Nestled in the lush vegetation of the idyllic island of Paihia, New Zealand, lies the striking Bay of Islands House by award-winning Herbst Architects. Situated on a hill, it enjoys stunning views of sandy beaches and turquoise waters as far as the eye can see. With a rich history, the Bay of Islands was home to early Maori settlers nearly 700 years ago, and later given its name by James Cook when he first sailed into New Zealand. In order to design a home fit for this incredible site, Herbst Architects sourced largely local materials and made sure to maximise the view from all angles of the house.

The clients for this project were a retired couple who wanted a permanent residence where they could entertain friends and family, with children and grandchildren coming and going. The Bay of Islands House replaced an existing house on the site and met the clients’ brief for an inviting home with plenty of character.

 “All we needed to do was capture the view”

– Lance, Herbst Architects

To create a dramatic entrance, the magnificent view is not visible until you enter the top of the driveway - having climbed a public then private road before reaching this point. As you walk up to the entrance, the view is finally revealed through two sets of glazed doors - framed by the 'arms' of the house which spread out to either side.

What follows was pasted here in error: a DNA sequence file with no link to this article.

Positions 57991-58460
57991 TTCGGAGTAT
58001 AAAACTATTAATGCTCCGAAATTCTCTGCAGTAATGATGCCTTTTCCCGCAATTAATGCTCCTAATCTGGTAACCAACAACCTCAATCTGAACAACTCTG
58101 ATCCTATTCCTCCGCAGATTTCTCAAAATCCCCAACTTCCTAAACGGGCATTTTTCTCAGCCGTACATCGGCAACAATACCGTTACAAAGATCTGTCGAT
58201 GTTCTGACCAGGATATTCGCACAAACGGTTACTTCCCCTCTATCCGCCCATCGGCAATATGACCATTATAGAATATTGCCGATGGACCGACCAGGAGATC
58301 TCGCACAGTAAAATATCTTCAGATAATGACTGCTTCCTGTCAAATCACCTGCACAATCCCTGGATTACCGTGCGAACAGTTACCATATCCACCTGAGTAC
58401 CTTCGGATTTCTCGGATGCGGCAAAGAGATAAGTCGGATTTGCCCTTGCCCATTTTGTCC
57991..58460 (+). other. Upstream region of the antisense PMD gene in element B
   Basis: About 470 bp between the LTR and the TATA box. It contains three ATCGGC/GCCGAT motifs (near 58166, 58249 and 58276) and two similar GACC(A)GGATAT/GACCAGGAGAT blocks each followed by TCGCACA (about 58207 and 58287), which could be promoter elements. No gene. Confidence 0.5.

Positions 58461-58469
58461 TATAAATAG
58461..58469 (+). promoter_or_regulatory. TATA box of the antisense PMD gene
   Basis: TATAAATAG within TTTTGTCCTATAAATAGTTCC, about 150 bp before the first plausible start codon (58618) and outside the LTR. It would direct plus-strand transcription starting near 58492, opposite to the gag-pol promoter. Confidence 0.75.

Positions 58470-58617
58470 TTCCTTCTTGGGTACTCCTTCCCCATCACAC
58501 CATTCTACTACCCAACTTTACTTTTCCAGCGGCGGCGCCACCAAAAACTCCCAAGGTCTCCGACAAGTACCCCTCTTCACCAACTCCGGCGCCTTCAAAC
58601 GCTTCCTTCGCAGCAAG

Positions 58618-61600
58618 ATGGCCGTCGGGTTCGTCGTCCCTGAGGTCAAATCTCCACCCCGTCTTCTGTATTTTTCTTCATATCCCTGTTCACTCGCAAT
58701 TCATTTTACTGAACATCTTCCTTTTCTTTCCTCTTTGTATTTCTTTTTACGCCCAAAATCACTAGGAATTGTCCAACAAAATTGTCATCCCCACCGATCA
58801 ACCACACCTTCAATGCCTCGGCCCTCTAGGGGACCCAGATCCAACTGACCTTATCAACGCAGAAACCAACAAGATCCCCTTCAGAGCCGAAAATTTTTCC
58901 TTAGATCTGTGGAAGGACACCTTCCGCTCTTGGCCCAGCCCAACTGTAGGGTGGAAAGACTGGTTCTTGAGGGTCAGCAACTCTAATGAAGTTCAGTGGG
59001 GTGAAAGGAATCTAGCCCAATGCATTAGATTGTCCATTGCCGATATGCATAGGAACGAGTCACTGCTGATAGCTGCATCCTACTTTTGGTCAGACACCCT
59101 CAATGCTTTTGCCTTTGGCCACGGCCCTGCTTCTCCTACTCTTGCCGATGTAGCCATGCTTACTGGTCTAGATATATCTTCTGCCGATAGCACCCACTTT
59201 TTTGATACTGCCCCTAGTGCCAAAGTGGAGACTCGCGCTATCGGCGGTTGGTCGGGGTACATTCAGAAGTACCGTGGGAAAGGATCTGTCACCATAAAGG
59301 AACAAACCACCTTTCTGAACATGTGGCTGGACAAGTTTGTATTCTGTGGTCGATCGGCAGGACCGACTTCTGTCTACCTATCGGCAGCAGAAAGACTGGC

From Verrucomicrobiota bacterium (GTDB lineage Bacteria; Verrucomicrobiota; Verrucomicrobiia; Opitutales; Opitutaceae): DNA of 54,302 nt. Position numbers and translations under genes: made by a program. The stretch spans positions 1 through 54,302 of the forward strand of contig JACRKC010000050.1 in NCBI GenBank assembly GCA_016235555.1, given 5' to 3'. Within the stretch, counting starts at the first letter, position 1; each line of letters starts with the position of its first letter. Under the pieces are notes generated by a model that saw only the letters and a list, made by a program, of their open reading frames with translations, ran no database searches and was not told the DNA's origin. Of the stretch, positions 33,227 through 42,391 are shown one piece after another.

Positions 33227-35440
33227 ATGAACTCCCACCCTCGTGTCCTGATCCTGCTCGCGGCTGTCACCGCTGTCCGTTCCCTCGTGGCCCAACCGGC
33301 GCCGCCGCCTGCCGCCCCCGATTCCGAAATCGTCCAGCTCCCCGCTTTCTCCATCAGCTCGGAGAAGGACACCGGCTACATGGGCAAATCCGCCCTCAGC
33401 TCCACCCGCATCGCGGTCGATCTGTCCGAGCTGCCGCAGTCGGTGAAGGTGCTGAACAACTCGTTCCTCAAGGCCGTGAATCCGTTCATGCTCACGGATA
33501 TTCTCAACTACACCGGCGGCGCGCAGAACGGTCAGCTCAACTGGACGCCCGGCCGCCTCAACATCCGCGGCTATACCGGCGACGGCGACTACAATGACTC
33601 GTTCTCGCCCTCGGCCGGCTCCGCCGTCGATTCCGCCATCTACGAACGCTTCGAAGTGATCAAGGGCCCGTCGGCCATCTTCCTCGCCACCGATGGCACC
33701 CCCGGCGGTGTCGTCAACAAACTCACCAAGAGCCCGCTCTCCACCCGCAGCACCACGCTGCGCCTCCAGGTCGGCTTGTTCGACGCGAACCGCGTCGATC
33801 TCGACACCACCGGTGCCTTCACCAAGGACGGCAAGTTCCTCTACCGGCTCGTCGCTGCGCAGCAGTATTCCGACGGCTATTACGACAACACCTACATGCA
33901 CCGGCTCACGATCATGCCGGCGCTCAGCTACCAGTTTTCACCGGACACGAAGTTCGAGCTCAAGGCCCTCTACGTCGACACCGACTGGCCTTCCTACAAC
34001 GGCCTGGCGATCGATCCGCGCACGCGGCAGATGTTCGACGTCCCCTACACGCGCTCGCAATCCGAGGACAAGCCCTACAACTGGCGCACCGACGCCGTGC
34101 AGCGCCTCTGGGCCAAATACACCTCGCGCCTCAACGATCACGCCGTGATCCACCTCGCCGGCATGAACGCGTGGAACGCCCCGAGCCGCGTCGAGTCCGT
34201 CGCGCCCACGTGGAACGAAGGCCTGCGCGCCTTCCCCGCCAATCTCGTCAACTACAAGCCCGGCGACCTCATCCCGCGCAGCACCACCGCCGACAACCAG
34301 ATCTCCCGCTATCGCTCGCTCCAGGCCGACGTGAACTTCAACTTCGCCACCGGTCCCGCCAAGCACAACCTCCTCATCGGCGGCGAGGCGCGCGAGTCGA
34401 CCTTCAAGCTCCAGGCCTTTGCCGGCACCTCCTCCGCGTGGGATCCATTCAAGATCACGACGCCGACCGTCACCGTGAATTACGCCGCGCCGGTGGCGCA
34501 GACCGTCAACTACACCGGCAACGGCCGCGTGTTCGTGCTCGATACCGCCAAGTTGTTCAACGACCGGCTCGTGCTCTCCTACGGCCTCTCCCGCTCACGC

The interior of the Bay of Islands house is just as intriguing as the exterior. One arm contains the sleeping area and the other the living area. The living space is the main entertaining area, consisting of the open-plan lounge, kitchen and dining space which leads out to the outdoor kitchen/BBQ-area and swimming pool. On the other side, the arm hosts two bedrooms, a guest suite, two bathrooms, a storage area and a study raised above the garage. The two arms are topped by an angled roof with a gull-wing inspired shape, giving a lift to the house whilst creating an interesting visual element.

An essential part of Herbst Architects’ practice is ensuring the building reflects the locality of the site. For a sustainable approach, New Zealand red beech was used for beams, kitchen cabinets, the soffit and ceiling lining. Red beech is hard-wearing and selectively picked on the South Island, rather than farmed. Spotted gum tree from Australia was used on the decking outside of the house and timber sunscreens were used to filter sunlight through the roof whilst also creating a feeling of airiness to the exterior. To contrast the warm timber elements of the house, white masonry walls create an interesting distinction between the lightness of the wood and heaviness of the stonework.

The 675 Chairs in walnut have been selected for the dining room table. Originally designed by Robin Day in 1952, its classic and fluid shape beautifully compliments the red-toned timber inside the Bay of Islands House.

With a timeless yet modern design, Herbst Architects have designed a fascinating house that accommodates the brief of a family home, while capturing the breathtaking view of the bay from all rooms in the house. It is sure to be enjoyed for a long time.

Photography by: Jackie Meiring 
Source: Herbst Architects